Every day, Wall Street analysts upgrade some stocks, downgrade others, and "initiate coverage" on a few more. But do these analysts even know what they're talking about? Today, we're taking one high-profile Wall Street pick and putting it under the microscope...

Shares of Square (NYSE:SQ) have nearly doubled since 2018 began, and are up almost three times over the past 12 months. The point-of-sale payments processing specialist turned in another terrific quarter last week, sending its shares up nearly 9% -- but within 24 hours, investors had already begun taking profits, and sold Square down 6% on Friday.

Was that the right call?

Two hands tapping on Square input device and Square screen display

Square Register. Image source: Square.

Upgrading Square

Buckingham Research doesn't think so. To the contrary, even after nearly tripling in value over the past year, Buckingham thinks Square stock still has more room to run.

This morning, Buckingham upgraded Square to buy and assigned the stock an $85 price target, according to a write-up on TheFly.com. Conceding that shares appear expensive (trading at 85 times forward earnings, according to data from Yahoo! Finance), the analyst explained that Square's "strong" results in fiscal Q2 justify the rich valuation.

S&P Global Market Intelligence reports that more analysts currently have hold or sell ratings on Square stock than rate it buy like Buckingham does. But despite what other analysts might think about the stock, Buckingham argues that Square has the ability to grow revenues "better than expected" through at least 2020. What's more, with adjusted EBITDA margins of 40% to 50% on its revenue, the analyst argues that even Square's 85 times forward earnings valuation isn't high enough, and that its growth and profits can "justify a higher valuation."

Do the numbers square up?

But do Square's own numbers "justify" such optimism? Let's take a quick look at the earnings results that sent shares up (then down) so much last week, and see if we can find a clue.

On Thursday, Square reported strong year-over-year growth in net revenue (up 48%) and adjusted revenue (up 60%). Gross payment volume over the company's network rose 30% to $21.4 billion, so its revenue is growing faster than its payment volume (a good thing). Square still isn't profitable, losing $6 million for the quarter, but that loss was barely a third of the $16 million it lost in the year-ago quarter, and the company's earnings before interest, taxes, depreciation, and amortization (EBITDA) nearly doubled year over year.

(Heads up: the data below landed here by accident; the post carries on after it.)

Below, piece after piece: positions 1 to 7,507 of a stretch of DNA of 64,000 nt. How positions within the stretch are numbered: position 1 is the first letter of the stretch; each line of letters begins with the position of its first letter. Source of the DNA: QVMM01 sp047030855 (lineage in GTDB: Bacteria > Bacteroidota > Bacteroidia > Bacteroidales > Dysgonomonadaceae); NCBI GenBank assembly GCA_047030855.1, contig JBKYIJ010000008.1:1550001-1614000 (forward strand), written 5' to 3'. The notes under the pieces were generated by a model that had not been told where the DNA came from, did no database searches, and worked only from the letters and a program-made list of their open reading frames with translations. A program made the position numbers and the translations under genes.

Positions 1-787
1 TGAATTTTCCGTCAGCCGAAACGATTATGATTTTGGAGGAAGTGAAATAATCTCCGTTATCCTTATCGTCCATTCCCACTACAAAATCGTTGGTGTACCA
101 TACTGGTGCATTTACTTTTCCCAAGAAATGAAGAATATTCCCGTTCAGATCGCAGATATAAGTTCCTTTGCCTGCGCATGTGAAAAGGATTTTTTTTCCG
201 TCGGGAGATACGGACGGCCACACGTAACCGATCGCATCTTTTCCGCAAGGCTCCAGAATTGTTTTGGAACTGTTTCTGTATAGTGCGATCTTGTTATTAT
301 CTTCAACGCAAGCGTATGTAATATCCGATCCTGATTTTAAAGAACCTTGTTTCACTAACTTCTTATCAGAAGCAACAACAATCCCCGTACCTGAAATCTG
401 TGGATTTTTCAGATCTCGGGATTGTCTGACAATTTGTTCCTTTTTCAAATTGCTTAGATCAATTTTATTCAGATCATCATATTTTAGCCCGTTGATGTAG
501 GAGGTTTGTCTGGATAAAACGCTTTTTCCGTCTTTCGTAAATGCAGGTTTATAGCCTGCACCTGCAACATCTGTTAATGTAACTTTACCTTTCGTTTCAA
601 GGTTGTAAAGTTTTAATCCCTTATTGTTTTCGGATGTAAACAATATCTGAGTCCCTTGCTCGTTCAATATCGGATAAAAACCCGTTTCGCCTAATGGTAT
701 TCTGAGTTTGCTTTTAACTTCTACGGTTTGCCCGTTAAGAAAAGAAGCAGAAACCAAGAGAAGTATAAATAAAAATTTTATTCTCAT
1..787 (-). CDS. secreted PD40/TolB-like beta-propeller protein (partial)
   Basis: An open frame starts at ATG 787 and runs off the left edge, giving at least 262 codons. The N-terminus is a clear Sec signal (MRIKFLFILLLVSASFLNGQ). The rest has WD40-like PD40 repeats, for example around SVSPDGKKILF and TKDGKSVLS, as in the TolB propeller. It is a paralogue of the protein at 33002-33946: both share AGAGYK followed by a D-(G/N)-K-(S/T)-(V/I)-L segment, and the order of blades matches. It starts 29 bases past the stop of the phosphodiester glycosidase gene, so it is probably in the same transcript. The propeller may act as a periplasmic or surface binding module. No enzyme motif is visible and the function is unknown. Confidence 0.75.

The company is also making bigger inroads with larger merchants. Clients running more than $125,000 a year through Square's network now account for half its business -- yet those larger businesses don't seem to be squeezing Square on transaction fees, because revenue is still growing faster than payment volume. The company also seems to be growing its installed base among customers rapidly, with hardware sales up 78% year over year. That should lay the groundwork for even stronger sales growth ahead.

Valuing Square

Result: Analysts who follow Square, on average, believe the company will grow its earnings at better than 61% annually over the next five years, according to data from S&P Global. Granted, it's hard to say how much weight to give that projection given that Square currently doesn't have any net profits. But S&P Global also projects that earnings will turn positive as early as next year, and its profits are expected to grow 17 times in size through 2022, when analysts forecast earnings per share of $2.05.

Admittedly, even taking this estimate at face value, this means that Square stock is currently valued at more than 33 times earnings...that it won't actually earn for four more years. That seems a rather optimistic valuation. Viewed another way, the stock is selling for 384 times the $73 million in positive free cash flow that it has actually produced over the last 12 months -- which also seems kind of expensive.

Buckingham seems to think that Square's growth rate may justify the heady valuation, and I'm inclined to agree. Still, that doesn't mean I'm comfortable with multiples this high. Great as the prospects look, and richly as it's rewarded growth investors to date, Square is definitely not a stock for value investors -- or anyone with a fear of heights.

Rich Smith owns shares of Square. The Motley Fool owns shares of and recommends Square. The Motley Fool has the following options: short September 2018 $80 calls on Square and long September 2018 $55 puts on Square. The Motley Fool has a disclosure policy.